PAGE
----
PH noted that although the number has remained static, there has been a significant increase in cost and asked for clarity around the specialist places radical rise in costs. TM noted that some children needs are coming out of a phased transfer when they come into Great Oaks. There is also a significantly more complex level of need coming through the system; young people are surviving into adulthood and EHCPs now go up to 25 years where they would not have previously and those young people have extensive and complex needs. In the reconfiguration they are looking at developing their own specialist post 16 college to avoid costs elsewhere. There is currently a limited choice in where to send these children, with a mixture of complexity of need and the independent placements, who can increase their charges although the LA pushes back against this. Considering the figure it is important to note that it forecasts for the worst with an aspiration to come in under that.


JD noted that there were a lot of interesting issues that came out of the consultation and advised that this was the opportunity for members to ask questions. JD read the summary comments on the report.


MMc referred to the questions on the report and asked if the LA was putting things into the Special Needs budget that should not be there such as the inclusion of MASH.


TM responded by saying; looking at the guidance for High Needs there is room to support some of the funding to support the MASH and advised that this is small amount in comparison to other LA’s. There was a question around the need to pay for non-statutory services, TM’s thought this was needed as they are preventative services that prevent the LA getting to a statutory level. When the LA significantly reduced (by 50%) the Early Years advisory teacher teams from schools TM noted that primary schools are now feeling the impact of that decision. Primary schools are now receiving children with a more complex level of need as they have not had the crucial early year intervention required.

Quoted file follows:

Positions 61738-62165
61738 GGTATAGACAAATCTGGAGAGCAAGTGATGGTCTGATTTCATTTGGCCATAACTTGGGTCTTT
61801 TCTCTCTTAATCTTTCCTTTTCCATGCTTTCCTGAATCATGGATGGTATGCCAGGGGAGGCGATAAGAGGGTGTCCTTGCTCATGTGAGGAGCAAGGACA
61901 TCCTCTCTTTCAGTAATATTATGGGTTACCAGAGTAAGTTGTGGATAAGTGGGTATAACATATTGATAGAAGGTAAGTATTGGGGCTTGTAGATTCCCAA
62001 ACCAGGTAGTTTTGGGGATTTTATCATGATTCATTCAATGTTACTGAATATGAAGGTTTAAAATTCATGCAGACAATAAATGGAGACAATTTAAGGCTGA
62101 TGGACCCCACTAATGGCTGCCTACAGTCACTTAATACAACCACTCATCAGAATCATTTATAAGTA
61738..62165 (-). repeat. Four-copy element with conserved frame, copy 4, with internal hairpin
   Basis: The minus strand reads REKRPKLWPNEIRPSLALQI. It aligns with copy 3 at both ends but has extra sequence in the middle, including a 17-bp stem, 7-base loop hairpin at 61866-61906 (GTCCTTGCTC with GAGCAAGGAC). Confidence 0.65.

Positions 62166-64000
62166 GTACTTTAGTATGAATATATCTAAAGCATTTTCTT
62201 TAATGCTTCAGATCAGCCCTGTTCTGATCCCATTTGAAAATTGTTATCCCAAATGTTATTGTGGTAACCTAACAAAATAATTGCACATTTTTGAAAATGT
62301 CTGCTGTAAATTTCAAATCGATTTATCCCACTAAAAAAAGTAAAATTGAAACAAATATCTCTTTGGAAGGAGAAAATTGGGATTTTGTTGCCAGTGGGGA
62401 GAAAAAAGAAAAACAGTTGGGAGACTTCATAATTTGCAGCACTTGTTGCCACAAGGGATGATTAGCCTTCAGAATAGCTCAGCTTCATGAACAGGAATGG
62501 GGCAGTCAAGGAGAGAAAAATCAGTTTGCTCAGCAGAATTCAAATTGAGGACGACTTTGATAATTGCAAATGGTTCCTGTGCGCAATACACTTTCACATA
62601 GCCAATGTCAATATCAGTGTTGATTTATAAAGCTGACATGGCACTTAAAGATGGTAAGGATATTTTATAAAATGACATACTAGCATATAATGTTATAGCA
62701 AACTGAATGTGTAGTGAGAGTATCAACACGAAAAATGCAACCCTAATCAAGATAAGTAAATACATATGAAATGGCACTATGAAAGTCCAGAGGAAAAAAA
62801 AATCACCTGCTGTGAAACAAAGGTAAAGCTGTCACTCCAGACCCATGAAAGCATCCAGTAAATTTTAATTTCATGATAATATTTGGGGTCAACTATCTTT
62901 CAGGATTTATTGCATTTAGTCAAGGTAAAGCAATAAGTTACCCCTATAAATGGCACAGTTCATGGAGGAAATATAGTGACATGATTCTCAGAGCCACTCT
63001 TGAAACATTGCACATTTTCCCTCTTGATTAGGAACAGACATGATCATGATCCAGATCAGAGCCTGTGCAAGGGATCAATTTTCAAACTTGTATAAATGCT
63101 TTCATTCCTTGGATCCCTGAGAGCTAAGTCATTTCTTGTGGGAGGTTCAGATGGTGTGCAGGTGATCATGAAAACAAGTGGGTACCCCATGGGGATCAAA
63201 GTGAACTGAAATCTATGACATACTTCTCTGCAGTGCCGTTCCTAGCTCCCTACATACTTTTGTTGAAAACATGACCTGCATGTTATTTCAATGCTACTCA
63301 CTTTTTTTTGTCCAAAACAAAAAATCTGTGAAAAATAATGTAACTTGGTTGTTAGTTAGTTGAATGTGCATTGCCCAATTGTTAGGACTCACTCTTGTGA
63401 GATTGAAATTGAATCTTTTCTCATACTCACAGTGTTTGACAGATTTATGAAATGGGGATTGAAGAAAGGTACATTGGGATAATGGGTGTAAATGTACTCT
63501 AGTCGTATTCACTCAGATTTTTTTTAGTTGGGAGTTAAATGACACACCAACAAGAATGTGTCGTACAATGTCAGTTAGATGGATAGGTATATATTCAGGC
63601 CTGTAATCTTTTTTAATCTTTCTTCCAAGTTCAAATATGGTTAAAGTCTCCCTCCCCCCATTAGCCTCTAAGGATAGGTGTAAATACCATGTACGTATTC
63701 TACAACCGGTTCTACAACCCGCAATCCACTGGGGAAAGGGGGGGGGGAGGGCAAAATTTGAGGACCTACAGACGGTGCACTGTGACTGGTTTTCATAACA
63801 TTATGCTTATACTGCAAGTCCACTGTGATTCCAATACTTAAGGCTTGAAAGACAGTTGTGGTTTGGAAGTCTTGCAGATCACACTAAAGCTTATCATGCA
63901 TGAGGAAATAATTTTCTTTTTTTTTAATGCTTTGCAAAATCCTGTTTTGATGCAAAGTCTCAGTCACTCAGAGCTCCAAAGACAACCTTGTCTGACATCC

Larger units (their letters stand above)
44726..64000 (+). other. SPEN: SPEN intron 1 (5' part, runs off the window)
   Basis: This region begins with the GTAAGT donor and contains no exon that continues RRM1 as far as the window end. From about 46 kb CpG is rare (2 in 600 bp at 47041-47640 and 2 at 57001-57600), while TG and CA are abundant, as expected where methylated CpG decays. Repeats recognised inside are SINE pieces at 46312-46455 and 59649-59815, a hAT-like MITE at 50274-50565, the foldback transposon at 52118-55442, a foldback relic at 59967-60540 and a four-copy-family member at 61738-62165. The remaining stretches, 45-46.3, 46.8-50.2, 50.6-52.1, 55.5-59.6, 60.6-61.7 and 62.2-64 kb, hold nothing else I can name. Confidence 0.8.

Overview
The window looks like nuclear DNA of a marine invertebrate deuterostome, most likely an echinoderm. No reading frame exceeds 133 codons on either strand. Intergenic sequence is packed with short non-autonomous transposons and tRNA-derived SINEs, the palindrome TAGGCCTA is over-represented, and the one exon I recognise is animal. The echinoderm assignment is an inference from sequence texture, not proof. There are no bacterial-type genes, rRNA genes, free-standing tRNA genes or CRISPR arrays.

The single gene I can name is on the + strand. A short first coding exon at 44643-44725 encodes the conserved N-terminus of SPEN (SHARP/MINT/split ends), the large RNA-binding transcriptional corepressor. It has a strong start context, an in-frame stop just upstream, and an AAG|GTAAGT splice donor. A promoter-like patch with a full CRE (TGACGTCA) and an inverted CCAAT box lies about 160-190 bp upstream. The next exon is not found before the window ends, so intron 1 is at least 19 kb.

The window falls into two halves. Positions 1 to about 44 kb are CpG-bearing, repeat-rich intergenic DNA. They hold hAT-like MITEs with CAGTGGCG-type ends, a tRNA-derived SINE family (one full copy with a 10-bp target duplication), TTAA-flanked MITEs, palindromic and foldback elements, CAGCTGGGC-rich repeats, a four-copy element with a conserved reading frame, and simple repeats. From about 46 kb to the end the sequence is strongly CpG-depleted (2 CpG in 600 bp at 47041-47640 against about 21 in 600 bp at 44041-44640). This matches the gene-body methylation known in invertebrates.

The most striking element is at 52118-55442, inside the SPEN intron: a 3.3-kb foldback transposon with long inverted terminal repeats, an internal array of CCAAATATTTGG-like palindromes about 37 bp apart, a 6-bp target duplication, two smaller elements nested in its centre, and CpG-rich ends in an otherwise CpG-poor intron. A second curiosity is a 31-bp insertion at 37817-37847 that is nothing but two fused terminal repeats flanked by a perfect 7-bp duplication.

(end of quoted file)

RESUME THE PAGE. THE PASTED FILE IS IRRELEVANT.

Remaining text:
TM suggested covering the following in the High Needs group;

·  to discuss the purpose of the services

·  to look at the impact due to the reduction in services

·  to consider if there is a need to invest to save in these areas

·  to put more target effort in the Early Years to prevent the costs coming though latterly

Though the High Needs group they need to review and make recommendations, alongside the inclusion drive and the reconfiguration, there is a need to stop, reflect and to look at some of the reductions. They also need to consider the impact on schools and work with schools on how to spend the money moving forward. 


SP reiterated a couple of points made by TM, as a member of the High Needs working group who met a number of times SP reassured the members that they went through the lines in detail and challenged TM and the LA about what the funds were used for and whether they should be spent from high needs and what could be done. He confirmed that the work has started and he agreed with TM that the working group should be reformatted to review impact, to assess need and assess what is appropriate moving forward. SP reassured members that some of the changes were put in place in the working group.


SP echoed JD points around thanking the stakeholder colleagues in the LA for providing a lot of positive information and noted that it was encouraging to see that the responses were in collaboration with the schools and the LA. Speaking to colleagues around the city there is an empathy with the High Needs block issue and it was difficult for them to respond to the consultation, whilst they want to support the LA with the deficit, it was a struggle for them to understand whether schools should contribute to that.  SP was not surprised by the 60% / 40% split that came back through the consultation.